— Paul Lisicky, Later: My Life at the Edge of the World
I have always wanted to be ruined by love. It is why, upon reading this (the first time, and every time after that) it felt like Paul Lisicky himself punched me in the gut. Not because I related to it but precisely the opposite: I knew myself to be someone who, in the fury of a love that came fast and hard, wanted to be pulled under by this feeling. And I was. And my life changed too much. And I lost my compass, and I lost my purpose. And indeed, my freedom and my life that I had worked too hard for, was so easily thrown away. In the wake of burgeoning love, I tossed a lot of shit aside.
I don't know what it is to fear being subsumed so much that at some point it becomes indistinguishable from self-abandonment. When I gave myself to dreams—his, my own—it was not without the understanding that becoming someone else's fantasy necessitated my own death. When told that love was a shapeless and undefinable thing, so formless as to be invisible, so invisible it makes you wonder if it's even there, I was asked to step blind, with him, to a place that was drowning in it.
And so I drowned. I wanted to. In the Atlantic ocean, a year and six days ago today. And it was only through this way I erased myself that I could become something else, a vessel for someone else's desires, waiting to be filled. And I wonder if in my recklessness was the unfounded faith in the actual impossibility of death, of injury; that I found myself to be so truly immune or invincible that I needed to be that much closer to erasure to know I was, indeed, still here.
Fantasy is compelling because even when you are someone else's, the fantasy of who you are is entirely yours. It is unclear even when you build a fantasy with someone else that their version comes close to yours. In many ways it’s the only way the fantasy works: that the world being lived in by both people is actually not one world but two, and that the illusion is that they’re crafting it together but in reality, they’re hardly contingent on each other at all.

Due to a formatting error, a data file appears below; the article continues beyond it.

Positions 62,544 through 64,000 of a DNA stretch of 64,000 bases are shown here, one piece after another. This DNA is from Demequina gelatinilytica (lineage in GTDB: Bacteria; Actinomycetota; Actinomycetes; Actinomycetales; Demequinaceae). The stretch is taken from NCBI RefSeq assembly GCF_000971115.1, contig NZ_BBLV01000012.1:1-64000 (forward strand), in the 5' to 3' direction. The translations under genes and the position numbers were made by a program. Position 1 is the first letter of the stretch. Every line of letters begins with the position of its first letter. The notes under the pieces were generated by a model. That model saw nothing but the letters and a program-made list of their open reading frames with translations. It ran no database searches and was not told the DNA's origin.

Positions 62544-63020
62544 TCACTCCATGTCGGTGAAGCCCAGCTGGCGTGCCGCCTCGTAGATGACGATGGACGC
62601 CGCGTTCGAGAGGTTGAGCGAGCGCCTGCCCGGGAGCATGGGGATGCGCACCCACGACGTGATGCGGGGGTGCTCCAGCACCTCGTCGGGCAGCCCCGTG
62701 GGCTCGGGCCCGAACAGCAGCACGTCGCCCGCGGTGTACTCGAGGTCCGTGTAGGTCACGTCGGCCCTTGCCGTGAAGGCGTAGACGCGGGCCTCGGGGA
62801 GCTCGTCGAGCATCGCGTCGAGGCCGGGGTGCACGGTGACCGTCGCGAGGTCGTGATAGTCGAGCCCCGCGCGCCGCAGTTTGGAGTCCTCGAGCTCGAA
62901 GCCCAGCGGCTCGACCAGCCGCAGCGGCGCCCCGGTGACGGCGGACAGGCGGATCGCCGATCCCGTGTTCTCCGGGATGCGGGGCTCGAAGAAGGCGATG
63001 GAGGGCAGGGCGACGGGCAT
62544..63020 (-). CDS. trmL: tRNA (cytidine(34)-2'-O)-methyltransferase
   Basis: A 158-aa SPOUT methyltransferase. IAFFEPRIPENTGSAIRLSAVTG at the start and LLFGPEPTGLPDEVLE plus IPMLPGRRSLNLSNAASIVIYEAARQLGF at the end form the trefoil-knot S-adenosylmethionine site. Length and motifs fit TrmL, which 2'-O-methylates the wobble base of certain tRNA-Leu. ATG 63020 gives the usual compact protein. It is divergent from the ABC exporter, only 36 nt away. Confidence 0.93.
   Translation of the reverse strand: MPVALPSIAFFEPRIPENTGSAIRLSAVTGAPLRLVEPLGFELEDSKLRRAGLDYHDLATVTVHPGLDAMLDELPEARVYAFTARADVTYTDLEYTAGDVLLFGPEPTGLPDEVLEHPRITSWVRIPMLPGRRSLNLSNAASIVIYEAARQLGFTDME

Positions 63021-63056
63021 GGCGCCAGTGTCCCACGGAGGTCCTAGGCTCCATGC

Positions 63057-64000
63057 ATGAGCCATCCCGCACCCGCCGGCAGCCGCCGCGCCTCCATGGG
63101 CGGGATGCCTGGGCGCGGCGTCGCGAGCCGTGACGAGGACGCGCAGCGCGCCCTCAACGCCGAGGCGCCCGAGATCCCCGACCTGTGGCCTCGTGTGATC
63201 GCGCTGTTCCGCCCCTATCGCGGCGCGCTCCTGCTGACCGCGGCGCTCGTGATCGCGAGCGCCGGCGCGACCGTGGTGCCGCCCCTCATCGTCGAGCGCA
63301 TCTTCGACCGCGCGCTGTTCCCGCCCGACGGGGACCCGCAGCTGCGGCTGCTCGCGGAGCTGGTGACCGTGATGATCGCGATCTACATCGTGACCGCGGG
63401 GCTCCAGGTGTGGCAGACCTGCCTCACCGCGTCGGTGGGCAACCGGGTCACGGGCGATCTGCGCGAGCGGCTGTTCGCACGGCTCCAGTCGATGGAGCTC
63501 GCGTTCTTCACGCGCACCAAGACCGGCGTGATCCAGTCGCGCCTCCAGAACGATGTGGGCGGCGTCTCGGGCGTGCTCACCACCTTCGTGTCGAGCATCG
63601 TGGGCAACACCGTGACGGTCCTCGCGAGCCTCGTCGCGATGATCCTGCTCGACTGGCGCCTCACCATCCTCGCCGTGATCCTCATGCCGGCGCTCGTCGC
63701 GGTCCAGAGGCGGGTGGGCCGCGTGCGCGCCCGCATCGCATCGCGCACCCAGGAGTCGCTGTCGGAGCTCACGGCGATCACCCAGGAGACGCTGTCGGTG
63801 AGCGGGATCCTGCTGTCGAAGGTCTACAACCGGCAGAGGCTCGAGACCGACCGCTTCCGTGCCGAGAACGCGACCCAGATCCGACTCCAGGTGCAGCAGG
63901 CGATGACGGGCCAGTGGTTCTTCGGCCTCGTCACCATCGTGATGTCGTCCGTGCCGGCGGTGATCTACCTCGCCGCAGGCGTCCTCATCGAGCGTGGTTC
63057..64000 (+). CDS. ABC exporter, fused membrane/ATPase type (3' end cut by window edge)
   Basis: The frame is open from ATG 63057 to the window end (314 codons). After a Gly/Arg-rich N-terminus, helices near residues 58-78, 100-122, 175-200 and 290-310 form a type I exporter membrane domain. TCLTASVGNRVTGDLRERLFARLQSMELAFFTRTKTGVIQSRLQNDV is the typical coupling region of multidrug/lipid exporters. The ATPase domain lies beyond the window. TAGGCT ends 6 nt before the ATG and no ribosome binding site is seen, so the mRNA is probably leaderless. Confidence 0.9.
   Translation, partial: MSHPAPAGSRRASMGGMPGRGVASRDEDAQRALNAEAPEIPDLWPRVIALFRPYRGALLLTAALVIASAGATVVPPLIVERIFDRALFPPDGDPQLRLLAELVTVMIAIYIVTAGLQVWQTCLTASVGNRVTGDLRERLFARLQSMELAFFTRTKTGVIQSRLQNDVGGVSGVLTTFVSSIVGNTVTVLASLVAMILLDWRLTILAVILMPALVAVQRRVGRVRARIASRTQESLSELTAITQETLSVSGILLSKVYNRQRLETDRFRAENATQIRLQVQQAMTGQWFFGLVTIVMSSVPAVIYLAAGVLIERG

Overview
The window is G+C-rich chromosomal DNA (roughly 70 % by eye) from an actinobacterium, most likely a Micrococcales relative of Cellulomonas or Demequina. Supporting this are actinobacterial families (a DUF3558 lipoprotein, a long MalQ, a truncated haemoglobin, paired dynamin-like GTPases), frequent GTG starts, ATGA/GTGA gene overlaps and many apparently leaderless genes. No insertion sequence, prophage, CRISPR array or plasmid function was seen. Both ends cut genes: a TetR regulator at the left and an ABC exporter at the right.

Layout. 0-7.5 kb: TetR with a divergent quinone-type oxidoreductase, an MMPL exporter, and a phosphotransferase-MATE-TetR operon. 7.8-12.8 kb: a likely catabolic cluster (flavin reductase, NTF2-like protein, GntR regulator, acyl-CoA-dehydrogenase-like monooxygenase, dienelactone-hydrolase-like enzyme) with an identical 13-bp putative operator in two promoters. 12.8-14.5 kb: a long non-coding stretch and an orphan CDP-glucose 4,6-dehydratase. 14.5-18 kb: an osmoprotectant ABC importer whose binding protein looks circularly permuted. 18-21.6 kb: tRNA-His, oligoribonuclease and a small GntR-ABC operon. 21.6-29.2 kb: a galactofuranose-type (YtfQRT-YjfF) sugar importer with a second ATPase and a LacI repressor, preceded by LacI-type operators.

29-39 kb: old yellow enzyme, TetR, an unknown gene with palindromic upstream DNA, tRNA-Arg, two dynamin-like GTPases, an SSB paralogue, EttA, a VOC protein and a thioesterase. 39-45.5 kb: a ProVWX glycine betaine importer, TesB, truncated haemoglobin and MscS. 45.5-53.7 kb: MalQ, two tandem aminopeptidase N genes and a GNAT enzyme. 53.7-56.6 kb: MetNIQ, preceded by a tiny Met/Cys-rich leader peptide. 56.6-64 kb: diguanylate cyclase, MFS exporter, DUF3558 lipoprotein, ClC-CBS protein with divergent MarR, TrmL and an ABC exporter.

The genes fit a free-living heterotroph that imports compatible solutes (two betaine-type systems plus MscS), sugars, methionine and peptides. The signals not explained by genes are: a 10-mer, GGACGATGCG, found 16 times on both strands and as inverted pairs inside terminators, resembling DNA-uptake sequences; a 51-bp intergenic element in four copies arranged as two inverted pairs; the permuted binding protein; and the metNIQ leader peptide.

In M. Butterfly, David Henry Hwang writes, "the man who catches a butterfly will pierce its heart with a needle, then leave it to perish. I began to wonder: had I too, caught a butterfly who would writhe on a needle?"
The thing about Butterfly is, after all, that she dies for ruinous love. She buries herself in layers only to empty herself out. She dies under the gaze of a man who never truly sees her, and never really wants to. This is a particular kind of annihilation: one that we do entirely to ourselves. At some point we must admit that it is not an act that robs us of our agency; in fact, it is one that necessitates it. When did blindness become something we were so willing to throw ourselves into? When we render ourselves as pure fantasy, how quickly do we forget that we have bodies to be cared for, with lives to have stake in?
There is a lot here about desire, the cost of buying into delusion, the way we hollow ourselves out for a fantasy we know is not true. I increasingly think that so much about how we fall in love is about our projection of our greatest longings and deepest demons onto someone we barely, and maybe can never really, know. Maybe all love is fantasy. And in these fictions we would rather live in, where the rules are different, devotion carries a gravity so heavy it could destroy you. In the trappings of a world so brilliant, what happens when you’re confronted with the glimmers of something wicked? When the illusion starts to slip, will we renounce ourselves to stay there forever? ✦